- 西洋古典論集 (ISSN:02897113)
- vol.7, pp.1-22, 1990-05-31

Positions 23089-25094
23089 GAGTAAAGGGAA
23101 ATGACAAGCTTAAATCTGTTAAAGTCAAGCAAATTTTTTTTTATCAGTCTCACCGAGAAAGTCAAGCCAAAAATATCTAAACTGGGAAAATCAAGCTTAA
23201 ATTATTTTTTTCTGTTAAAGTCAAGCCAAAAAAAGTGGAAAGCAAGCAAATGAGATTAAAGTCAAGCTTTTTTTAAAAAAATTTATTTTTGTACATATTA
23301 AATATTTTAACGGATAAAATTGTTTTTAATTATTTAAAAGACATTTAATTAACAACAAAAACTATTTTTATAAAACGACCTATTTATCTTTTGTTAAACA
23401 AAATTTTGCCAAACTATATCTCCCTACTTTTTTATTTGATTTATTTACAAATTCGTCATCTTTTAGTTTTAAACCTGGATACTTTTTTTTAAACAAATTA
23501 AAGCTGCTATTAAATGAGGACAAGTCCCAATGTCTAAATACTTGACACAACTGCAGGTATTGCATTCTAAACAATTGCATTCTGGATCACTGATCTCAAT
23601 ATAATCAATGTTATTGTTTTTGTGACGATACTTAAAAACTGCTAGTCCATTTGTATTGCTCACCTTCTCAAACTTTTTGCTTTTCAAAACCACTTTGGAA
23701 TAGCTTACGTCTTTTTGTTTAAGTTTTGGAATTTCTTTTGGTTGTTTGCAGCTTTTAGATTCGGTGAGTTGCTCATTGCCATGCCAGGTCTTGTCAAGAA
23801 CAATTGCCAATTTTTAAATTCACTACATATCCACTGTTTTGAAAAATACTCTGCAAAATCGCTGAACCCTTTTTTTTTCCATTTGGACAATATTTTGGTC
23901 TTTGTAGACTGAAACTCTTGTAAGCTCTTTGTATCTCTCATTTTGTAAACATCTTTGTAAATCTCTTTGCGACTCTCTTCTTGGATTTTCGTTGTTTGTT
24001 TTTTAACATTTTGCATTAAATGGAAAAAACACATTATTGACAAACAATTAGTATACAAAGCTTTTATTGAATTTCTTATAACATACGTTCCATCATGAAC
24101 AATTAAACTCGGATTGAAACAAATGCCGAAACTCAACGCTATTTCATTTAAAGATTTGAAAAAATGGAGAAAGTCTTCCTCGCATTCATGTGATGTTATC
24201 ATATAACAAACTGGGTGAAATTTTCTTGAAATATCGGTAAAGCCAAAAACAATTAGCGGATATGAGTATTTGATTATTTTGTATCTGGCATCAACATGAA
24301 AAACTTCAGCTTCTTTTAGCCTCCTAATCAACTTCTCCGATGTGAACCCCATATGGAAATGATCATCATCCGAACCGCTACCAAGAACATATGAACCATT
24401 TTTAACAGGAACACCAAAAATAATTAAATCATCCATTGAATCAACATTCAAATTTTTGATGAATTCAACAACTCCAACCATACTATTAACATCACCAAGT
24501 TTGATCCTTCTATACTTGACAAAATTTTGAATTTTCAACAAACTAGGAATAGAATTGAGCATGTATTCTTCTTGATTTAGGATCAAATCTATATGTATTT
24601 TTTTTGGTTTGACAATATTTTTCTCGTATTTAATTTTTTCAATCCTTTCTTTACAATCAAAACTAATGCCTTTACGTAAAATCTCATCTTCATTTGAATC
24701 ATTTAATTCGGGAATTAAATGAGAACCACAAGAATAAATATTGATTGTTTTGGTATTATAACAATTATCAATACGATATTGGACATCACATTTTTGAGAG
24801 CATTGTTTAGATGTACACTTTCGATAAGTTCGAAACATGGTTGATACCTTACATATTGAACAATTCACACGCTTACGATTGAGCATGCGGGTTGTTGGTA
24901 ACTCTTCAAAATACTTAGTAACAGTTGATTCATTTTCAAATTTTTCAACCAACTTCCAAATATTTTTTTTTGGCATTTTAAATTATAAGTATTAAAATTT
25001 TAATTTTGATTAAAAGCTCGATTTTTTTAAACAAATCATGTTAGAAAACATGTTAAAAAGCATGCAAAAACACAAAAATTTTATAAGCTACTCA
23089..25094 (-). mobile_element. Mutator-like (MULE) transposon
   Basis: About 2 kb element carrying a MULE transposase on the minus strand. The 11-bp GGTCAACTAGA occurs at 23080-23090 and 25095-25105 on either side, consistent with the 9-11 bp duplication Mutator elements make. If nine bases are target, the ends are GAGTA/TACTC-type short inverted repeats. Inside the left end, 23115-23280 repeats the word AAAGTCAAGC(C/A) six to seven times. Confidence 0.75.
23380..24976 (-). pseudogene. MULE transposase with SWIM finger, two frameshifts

この論文は国立情報学研究所の学術雑誌公開支援事業により電子化されました。The Polyphemus story in the Odyssey is based on a popular folktale, wide-spread throughout the world. Since the time of Wilhelm Grimm, more and more versions of this folk-tale have been collected and various elements of the Homeric version have been analyzed by many scholars. Some parts of the Homeric version correspond with the folk-tales and illustrat ions in Greek art, while others differ. So, a comparative study of Homer's story with other versions will suggest what Homer borrowed and what he invented. The Homeric version consists of three main episodes (the blinding of the ogre ; the name-trick ; and the escape of the hero), and omits apparently the motif of the magic ring. Each episode contains a variety of incidents, but here I shall consider only four of these. They are amusing in themselves and also illustrate Homer's art of story-telling. I have used O. Hackman's and J. G. Frazer's collections of folk-tales as the basis for my study. 1. The inebriation of Polyphemus, In some folk-tale versions, the giant gets drunk with his own wine. Polyphemus, however, drinks not wine but milk and is made drunk by the marvellous wine given to him by Odysseus. Perhaps Homer changed the drunken ogre into a milk-drinker and invented Odysseus' offering of wine to Polyphemus to introduce the gruesome present from Polyphemus and the name-trick of Odysseus. 2. The method of escape. The commonest method of escape in the folk-tales is for the heroes to cover themselves with an animal skin and to crawl out of the cave. Odysseus and his companions, however, escaped--Odysseus clinging to the belly of one ram ; his companions each tied to three rams. There has been much speculation about the reason why Homer did not follow the usual method. I think that Homer chose his version for the sake of variation and contrast, with the episode of the Seirenes in mind. When Odysseus sailed past the Seirenes' island, he alone was tied to the mast, in contrast to the escape from Polyphemus when only Odysseus was not tied to a ram. Thisuse of variation and contrast is found in many other episodes. 3. The motif of the magic ring. Many folk-take versions end with the episode of the talking ring or other magic objects. After the hero has escaped from the cave, he mocks the giant, who throws down a ring as a gift to the victor. The moment he puts it on his finger, it cries out, 'Here I am!', and guides the blinded giant to him. The hero escapes only by cutting off his finger. While A. B. Cook, D. L. Page and C. S. Brown have attempted to find the traces or transformations of this motif in the Odyssean story. A. Kurumisawa argues that the Homeric version cannot include the ring motif. Considering the difference between epic and folk-tale, I am inclined toagree with the former theory. 4. The origin of the name 'Utis'. According to Hackman, the trick with the name 'Utis' ('No body') does not belong to the Polyphemus story but is borrowed from another popular folk-tale. in which a human being outwits a fairy or a demon with the deceptive name, 'Myself '. The name 'Utis' seldom occurs in genuine folk-tales. I am not convinced by the argument that 'Utis' is not a false name but a nickname derived from Etruscan forms of Odysseus or the word 'us' (ear). It seems more likely that Homer borrowed the idea of the name-trick from some unrelated folk-tale and invented 'Utis' for his story. He appreciated that the main point of the folk-tale was the giant's defeat by a little man and devised an appropriate name for the little hero. 'Utis' means 'Nobody' or 'Worthless One', but the 'Worthless One' conquers the mighty giant. Polyphemus (Much Famed). If Homer invented Odysseus' offering of wine to Polyphemus, it is probable that he also invented the name 'Utis'.